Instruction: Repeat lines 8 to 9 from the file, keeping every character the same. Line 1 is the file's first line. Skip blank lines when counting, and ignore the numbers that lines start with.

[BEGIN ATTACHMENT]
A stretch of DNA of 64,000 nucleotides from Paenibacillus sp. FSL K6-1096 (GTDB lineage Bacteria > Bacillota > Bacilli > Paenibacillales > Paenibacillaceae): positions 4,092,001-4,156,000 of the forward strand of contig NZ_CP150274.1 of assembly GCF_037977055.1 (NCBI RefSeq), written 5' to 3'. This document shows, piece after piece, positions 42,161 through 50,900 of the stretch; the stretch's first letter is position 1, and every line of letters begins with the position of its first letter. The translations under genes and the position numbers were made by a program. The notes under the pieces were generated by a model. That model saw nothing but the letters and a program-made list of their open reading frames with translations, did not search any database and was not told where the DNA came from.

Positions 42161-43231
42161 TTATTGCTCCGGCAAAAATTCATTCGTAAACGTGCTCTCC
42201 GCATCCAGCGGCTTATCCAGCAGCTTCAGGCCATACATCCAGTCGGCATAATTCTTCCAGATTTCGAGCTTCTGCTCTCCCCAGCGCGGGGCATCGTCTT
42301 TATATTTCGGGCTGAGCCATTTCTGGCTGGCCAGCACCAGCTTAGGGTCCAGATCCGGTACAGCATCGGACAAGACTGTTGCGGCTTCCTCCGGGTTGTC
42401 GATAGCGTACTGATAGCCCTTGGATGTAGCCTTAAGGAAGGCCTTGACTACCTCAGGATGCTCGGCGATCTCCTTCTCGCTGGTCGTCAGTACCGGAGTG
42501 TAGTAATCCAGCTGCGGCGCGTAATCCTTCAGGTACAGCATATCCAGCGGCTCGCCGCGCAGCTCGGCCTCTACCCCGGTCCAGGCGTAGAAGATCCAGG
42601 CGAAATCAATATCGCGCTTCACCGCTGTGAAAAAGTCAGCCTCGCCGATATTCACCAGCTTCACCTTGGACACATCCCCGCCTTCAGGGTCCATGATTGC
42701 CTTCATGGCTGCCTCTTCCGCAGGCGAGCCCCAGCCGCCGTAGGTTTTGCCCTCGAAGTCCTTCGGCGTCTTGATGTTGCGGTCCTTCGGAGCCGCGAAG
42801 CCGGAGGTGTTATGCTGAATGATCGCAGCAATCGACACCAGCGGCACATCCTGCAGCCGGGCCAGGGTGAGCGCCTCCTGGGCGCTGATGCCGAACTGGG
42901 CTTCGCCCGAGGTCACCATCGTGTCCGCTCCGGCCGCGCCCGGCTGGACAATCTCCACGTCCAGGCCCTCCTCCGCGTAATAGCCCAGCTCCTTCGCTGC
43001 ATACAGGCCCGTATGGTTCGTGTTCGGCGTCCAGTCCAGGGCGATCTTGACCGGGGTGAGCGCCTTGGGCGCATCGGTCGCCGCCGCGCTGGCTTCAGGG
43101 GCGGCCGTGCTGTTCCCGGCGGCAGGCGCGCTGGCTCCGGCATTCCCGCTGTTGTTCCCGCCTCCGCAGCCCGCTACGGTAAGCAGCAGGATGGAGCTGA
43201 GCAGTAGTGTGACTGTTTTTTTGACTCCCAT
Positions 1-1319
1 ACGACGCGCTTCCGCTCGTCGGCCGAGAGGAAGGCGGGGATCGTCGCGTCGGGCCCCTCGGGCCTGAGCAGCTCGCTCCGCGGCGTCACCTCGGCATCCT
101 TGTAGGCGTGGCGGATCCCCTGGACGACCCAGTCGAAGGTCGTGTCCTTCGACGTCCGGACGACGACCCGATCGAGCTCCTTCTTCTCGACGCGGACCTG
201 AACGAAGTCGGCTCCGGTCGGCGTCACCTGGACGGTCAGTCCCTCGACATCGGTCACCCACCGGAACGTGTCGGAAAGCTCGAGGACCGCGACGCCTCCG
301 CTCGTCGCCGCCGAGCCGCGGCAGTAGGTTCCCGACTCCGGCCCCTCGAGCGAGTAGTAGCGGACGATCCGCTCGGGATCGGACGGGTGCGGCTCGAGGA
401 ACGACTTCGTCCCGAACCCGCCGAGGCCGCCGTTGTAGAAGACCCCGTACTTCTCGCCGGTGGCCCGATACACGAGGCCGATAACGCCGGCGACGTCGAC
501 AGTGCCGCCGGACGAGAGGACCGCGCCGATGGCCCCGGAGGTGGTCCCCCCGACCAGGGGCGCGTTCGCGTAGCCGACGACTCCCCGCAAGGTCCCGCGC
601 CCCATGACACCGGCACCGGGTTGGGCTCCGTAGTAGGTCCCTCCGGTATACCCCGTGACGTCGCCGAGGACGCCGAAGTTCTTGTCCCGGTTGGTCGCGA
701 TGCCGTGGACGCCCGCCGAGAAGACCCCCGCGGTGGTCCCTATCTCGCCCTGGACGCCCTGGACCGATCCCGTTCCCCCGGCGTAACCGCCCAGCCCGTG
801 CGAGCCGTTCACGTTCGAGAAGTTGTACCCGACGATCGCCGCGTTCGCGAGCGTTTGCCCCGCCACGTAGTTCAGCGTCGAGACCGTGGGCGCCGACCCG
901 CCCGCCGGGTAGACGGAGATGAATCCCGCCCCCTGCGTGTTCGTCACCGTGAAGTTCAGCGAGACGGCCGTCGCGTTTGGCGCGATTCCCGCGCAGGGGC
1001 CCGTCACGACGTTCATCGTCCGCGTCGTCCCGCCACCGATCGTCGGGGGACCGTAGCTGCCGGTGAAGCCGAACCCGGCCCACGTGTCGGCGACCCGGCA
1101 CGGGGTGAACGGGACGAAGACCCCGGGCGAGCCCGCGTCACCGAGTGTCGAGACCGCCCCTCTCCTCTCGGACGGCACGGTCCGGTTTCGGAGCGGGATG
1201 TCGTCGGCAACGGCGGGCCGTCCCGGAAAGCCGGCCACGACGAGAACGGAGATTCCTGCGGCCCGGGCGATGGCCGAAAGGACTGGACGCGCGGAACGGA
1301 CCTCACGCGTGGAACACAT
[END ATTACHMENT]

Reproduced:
42601 CGAAATCAATATCGCGCTTCACCGCTGTGAAAAAGTCAGCCTCGCCGATATTCACCAGCTTCACCTTGGACACATCCCCGCCTTCAGGGTCCATGATTGC
42701 CTTCATGGCTGCCTCTTCCGCAGGCGAGCCCCAGCCGCCGTAGGTTTTGCCCTCGAAGTCCTTCGGCGTCTTGATGTTGCGGTCCTTCGGAGCCGCGAAG